Research Findings

Mortality Studies - All Causes

Hyperthyroidism, Hypothyroidism, and Cause-Specific Mortality in a Large Cohort of Women (2017)
 Among 75,076 female radiologic technologists, women with a history of hyperthyroidism had an increased risk of dying from breast cancer after age 60 compared to those with no thyroid disease. Women with hypothyroidism had increased risks for mortality from diabetes, cardiovascular disease, and cerebrovascular disease.
Cancer risks in U.S. radiologic technologists working with fluoroscopically guided interventional procedures, 1994-2008 (2016)
 In a study of 90,957 U.S. radiologic technologists, elevated risks were observed for brain cancer, breast cancer, and melanoma among technologists who performed fluoroscopically-guided interventional procedures compared to technologists who did not perform such procedures.
Body-mass index and all-cause mortality: individual participant-data meta-analysis of 239 prospective studies in four continents (2016)
 In a pooled analysis of 10.6 million people from 239 prospective studies in Asia, Australia/New Zealand, Europe, and North America, all-cause mortality increased with increasing BMI, and risks were consistent across all four continents.
Leisure time physical activity and mortality: a detailed pooled analysis of the dose-response relationship (2015)
 In a pooled analysis of 6 prospective cohorts, individuals who reported 1-5 times the recommended minimum leisure time physical activity of 7.5 metabolic-equivalent hours per week experienced 31-39% lower mortality from all causes, and similar reductions in mortality from cardiovascular disease and cancer, compared to those with no leisure time physical activity.
Cancer and circulatory disease risks in US radiologic technologists associated with performing procedures involving radionuclides (2015)
 Among U.S. radiologic technologists who completed the second and third study surveys, squamous cell carcinoma of the skin was increased with ever performing diagnostic radionuclide procedures, myocardial infarction and all-cause mortality were elevated with ever performing brachytherapy, and all-cause mortality, breast cancer, and myocardial infarction were increased with ever performing other radionuclide procedures (excluding brachytherapy and radioactive iodine); risks increased with increasing frequency performed, especially before 1980.
Association between class III obesity (BMI of 40-59 kg/m2) and mortality: A pooled analysis of 20 prospective studies (2014)
 In a pooled analysis of 313,575 participants from 20 prospective cohort studies, including 22,872 radiologic technologists, individuals with Class III obesity (BMI=40.0-59.9) had substantially higher risks for mortality from all causes, heart, cancer, cerebrovascular, diabetes and other diseases than their normal weight (BMI=18.5-24.9) counterparts.
Work history and mortality risks in 90,268 U.S. radiologic technologists (2014)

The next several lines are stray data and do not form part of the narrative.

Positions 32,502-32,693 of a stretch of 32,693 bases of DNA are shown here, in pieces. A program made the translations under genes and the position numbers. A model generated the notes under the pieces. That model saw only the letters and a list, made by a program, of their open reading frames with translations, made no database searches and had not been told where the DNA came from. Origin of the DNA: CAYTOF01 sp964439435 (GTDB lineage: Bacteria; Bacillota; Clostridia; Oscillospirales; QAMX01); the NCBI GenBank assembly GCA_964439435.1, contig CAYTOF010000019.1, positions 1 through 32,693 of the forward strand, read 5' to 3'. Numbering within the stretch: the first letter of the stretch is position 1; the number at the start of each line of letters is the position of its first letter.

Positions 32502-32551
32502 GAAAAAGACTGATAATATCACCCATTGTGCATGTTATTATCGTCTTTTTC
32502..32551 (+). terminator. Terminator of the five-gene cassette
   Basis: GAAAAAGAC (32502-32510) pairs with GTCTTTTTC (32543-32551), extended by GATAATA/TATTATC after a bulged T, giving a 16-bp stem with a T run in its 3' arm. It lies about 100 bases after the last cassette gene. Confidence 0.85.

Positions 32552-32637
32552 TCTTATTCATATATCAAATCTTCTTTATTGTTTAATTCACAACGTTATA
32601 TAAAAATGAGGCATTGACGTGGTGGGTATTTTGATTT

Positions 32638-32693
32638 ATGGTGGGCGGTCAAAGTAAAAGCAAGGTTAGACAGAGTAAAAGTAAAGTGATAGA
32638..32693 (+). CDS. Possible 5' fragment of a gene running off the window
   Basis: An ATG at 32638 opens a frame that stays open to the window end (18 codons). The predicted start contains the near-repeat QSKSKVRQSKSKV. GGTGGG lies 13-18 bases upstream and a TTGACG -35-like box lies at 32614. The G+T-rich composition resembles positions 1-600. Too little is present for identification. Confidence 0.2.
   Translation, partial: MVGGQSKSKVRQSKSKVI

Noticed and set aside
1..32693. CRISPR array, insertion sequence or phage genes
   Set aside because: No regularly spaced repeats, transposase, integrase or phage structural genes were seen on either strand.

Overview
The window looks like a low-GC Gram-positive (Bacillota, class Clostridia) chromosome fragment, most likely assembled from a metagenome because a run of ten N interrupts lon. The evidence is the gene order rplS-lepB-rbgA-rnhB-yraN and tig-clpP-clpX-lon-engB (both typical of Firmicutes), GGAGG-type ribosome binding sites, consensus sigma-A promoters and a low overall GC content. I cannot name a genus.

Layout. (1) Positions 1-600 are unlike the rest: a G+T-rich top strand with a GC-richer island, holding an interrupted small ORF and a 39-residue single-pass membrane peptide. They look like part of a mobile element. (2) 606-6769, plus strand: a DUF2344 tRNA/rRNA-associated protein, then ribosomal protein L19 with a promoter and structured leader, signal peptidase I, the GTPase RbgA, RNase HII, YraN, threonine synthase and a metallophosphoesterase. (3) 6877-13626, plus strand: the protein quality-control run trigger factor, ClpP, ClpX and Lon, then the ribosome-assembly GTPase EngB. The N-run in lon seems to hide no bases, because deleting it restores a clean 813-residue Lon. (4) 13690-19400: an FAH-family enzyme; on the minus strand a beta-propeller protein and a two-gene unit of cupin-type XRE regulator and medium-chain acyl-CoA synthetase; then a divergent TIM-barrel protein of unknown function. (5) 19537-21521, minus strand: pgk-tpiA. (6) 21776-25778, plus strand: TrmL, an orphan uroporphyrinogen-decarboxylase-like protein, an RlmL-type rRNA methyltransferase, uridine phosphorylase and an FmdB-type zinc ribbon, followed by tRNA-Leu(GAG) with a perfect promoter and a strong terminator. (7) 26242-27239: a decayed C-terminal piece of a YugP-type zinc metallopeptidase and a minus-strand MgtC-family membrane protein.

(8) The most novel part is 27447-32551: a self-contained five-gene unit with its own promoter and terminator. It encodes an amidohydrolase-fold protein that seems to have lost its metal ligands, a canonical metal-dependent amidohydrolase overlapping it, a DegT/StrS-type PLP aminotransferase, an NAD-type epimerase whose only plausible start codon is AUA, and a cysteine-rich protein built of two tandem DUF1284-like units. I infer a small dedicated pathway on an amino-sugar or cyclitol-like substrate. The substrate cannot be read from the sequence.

Mortality risks were evaluated in 90,268 U.S. radiologic technologists according to work history factors, including year first worked, total number of years worked, number of years worked in different time periods, and number of times held patients for exams. Technologists who began working in the early time periods and for more years before 1950, when occupational radiation doses were higher, were at increased risks for mortality from some cancers (breast, stomach, leukemia) and circulatory system diseases (ischemic heart, cerebrovascular).
Body mass index and risk of death in Asian Americans (2014)
 Similar to the patterns observed for Whites and Blacks in the United States, Asian Americans with high body mass index had increased risks for mortality from all causes, cancer, and cardiovascular disease in a pooled study of nearly 27,000 individuals.
Body-mass index and mortality in 1.46 million white adults. Authors' response (2011)
Body mass index and mortality among 1.46 million white adults (2010)
 Using pooled data from 21 cohort studies in the National Cancer Institute Cohort Consortium, including the U. S. Radiologic Technologist Study, researchers found that overweight, obesity, and possibly underweight were associated with elevated mortality from all causes in white adults. All-cause mortality was lowest in individuals with BMI in the range of 20.0-24.9.
Body mass index and all-cause mortality in a nationwide US cohort (2006)
 The USRT study has been particularly useful in examining issues relating to the growing prevalence of obesity, including the nature of the relationship between body mass index (BMI) and all-cause mortality. In this study, investigators found that over a 15-year follow-up period, mortality in younger and middle-aged, but not older participants increased with increasing BMI. These findings suggest the importance of assessing whether other markers of body composition, such as waist-hip ratio, better explain mortality risks in older adults.
The mortality risk of smoking and obesity combined (2006)